Connected Community Engagement This program is focused on helping communities develop Technology Action Plans to identify the challenges and solutions to expanding broadband (high-speed internet) access, adoption, and use in their specific community. This work includes surveys of residents, educators, business owners, farmers, economic organizations, and others, coupled with information gathered from providers and our data and mapping department to more accurately outline the broadband landscape of a community and identify a series of recommendations that would work based on the community being assessed.
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Digital Inclusion

Digital Inclusion Our programs continue to evolve as technology changes to ensure that no one is left on the wrong side of the Digital Divide. Some of our projects that have focused on digital inclusion, ranging from Computers 4 Kids, an initiative designed to leverage technology for the benefit of vulnerable children, to Every Citizen Online, a program that provided free computer instructor-based training at public libraries, community colleges, community organizations, and educational centers.
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Digital Works This program provides digital literacy and job training, job placement assistance, and career mentorship. Digital Works connects people to leading-edge customer support and IT jobs for global corporations as well as the opportunity for advanced careers. Many program graduates benefit from the telework opportunities available with our various employer partners. Trainees without internet access at home or those who prefer a more traditional office environment can choose to work from a Digital Works facility when available in his or her community.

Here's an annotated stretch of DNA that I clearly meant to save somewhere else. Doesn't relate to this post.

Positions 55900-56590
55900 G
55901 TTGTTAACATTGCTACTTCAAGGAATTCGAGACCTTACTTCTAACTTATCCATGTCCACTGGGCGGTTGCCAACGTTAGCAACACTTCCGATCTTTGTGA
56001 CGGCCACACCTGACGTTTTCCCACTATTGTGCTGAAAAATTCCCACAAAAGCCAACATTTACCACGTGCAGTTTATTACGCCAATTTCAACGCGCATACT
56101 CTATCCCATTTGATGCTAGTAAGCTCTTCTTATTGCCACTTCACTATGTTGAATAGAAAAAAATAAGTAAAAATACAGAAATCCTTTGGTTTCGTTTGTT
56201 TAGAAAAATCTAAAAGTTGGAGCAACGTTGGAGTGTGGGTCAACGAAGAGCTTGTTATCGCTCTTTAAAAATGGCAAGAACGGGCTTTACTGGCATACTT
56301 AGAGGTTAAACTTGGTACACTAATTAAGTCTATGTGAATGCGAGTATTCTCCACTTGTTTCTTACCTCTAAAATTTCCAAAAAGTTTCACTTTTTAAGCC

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Transforming Education Connected Nation believes that a key aspect of closing the Digital Divide is to ensure that our children have adequate access to the latest technology in schools, regardless of school type or demographic makeup. We work to connect students and teachers across the country through several programs, such as providing School Technology Assessments for districts and state education departments and handling the deployment of high-tech devices for AT&T’s ConnectEd project. Learn more about the ways we’re helping transform education.
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State Programs